One of the best parts about living in Seoul is that Korea is right next door to Russia, home to the greatest ballet dancers in the world. Many traditional Russian ballets are performed in Korea. There is even a ballet company with a mix of Korean and Russian dancers called The Universal Ballet Company. Last Friday I went to see the Universal Ballet Company perform the traditional Russian ballet, “Onegin.” I even dragged two of my girlfriends with me this time (and they actually enjoyed it and didn’t fall asleep). This ballet is based on the novel “Eugene Onegin” by Alexander Pushkin. This ballet is not one of the popular ones in America, which made it important for me to see while I’m out here on the other side of the world. Even though the music to the ballet was by the very familiar composer, Tchaikovsky, it was the first time I had ever heard the music for this ballet. Apparently this was the first time for this ballet to be shown in Korea and it is only the second Asian company to have the rights to perform the ballet.
The story of the ballet is a dramatic love story that ends in tragedy. Onegin is a wealthy Russian man who is very arrogant and looks down upon country women, like Tatyana, who falls in love with him. He shows disinterest towards her and doesn’t realize his mistake until later in life when she is already married. He attempts to get her back when he is aging and gray, but she refuses to break apart her marriage. In the end he is denied by Tatyana and left to live his life alone forever. The dancer who played Onegin’s character did an excellent job and really made the audience hate him and his pompous attitude. The ending is very dramatic. Although you want to be happy that Tatyana rejected him after he was such a jerk, it is still emotional to see the pain she is going through. She had to reject her true love, but in her heart she did the right thing. The set design and costumes were simple, but gorgeous and the dancers were perfect. It was refreshing to see a ballet other than the classics like “Swan Lake” and “Giselle” that I have seen over and over again.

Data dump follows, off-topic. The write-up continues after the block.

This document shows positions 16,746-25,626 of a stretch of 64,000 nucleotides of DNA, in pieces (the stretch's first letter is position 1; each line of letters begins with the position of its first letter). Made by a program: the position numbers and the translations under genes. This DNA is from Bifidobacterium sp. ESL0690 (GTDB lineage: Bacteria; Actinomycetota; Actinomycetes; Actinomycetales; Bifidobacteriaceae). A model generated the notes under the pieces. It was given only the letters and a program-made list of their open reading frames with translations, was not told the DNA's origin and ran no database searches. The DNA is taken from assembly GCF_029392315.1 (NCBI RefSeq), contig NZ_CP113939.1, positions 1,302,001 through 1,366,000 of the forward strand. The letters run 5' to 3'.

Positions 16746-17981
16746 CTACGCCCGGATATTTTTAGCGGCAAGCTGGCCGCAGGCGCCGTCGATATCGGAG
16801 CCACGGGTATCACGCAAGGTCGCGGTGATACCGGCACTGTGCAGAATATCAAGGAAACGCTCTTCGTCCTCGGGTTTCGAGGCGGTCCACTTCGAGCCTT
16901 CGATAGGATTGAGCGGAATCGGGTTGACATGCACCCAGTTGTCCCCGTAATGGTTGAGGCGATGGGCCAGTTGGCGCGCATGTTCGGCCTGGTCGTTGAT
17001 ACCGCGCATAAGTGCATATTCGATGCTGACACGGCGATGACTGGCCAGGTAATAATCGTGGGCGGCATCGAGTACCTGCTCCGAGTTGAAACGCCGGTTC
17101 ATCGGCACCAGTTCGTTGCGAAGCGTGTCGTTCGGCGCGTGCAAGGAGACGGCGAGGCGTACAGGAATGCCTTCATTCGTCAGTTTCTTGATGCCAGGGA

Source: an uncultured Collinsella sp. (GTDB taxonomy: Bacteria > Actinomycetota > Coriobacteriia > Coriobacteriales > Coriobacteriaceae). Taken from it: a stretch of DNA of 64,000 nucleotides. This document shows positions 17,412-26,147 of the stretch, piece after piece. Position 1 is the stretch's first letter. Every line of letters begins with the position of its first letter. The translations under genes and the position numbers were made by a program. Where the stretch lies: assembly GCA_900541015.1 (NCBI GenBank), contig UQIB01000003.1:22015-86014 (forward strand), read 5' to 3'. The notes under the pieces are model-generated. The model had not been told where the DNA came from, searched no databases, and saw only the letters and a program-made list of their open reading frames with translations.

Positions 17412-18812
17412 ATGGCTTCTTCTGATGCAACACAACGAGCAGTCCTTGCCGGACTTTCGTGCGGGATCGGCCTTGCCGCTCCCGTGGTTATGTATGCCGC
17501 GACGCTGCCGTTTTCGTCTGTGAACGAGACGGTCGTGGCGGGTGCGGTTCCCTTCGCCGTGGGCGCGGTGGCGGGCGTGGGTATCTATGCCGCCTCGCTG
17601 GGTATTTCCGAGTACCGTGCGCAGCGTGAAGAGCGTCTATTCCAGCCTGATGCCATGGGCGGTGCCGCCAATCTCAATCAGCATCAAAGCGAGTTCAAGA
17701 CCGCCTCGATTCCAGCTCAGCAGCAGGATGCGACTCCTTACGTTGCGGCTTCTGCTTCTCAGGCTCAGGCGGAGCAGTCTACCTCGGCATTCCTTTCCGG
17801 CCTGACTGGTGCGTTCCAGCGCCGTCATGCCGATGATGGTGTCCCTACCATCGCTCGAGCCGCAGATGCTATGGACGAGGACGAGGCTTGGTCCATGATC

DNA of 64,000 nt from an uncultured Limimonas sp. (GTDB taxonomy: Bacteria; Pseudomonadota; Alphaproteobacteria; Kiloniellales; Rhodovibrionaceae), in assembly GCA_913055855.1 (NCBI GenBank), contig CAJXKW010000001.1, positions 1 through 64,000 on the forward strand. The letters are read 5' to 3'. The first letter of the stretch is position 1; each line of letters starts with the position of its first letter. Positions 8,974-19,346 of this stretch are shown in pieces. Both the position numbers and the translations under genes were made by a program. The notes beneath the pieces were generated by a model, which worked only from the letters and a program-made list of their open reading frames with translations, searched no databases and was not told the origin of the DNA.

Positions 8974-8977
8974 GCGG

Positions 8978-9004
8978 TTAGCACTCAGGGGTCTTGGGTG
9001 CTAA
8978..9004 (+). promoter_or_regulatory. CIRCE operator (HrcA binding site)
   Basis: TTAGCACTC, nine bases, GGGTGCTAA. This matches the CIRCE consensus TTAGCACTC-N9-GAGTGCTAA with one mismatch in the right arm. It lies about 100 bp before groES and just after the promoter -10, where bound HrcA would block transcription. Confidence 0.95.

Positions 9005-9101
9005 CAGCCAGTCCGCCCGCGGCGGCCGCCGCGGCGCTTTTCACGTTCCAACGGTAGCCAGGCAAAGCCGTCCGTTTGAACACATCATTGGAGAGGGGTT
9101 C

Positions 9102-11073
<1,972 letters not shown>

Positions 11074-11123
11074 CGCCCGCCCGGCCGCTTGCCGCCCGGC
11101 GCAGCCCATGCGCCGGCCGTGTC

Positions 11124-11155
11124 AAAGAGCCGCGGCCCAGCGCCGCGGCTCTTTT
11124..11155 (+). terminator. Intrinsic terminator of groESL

Thursday night I decided to take myself on a little date to the ballet. So far I have seen quite a few ballets here in Seoul and I wanted to add “Romeo & Juliet” to my list. Thursday night was the opening performance of Korean National Ballet’s “Romeo et Juiette.” If you could tell by the title, this wasn’t the average classical ballet, but rather a French choreographer named Jean-Christophe Maillot’s post-classical modern version of the ballet.
When the curtain rose up on the opening scene I was a little jarred to see that the classical Shakespearean sets and costumes that I expected to see were replaced by a clean, white set design and costumes that could have been easily placed in any era. The classical music was still the same, but the choreography and even the characters were portrayed very abstractly. By the end of the first act I was used to the modern take on the classical ballet and I grew to enjoy it. What was the most interesting part of this ballet is that even though the quintessential elements of Romeo and Juliet such as the balcony set and the weapons and potions used to commit the suicides were missing, the story line could still be understood. The simplicity of the set and the lack of fancy props made the audience focus on the beauty of the dancers and the story that they were telling through their abstract movements.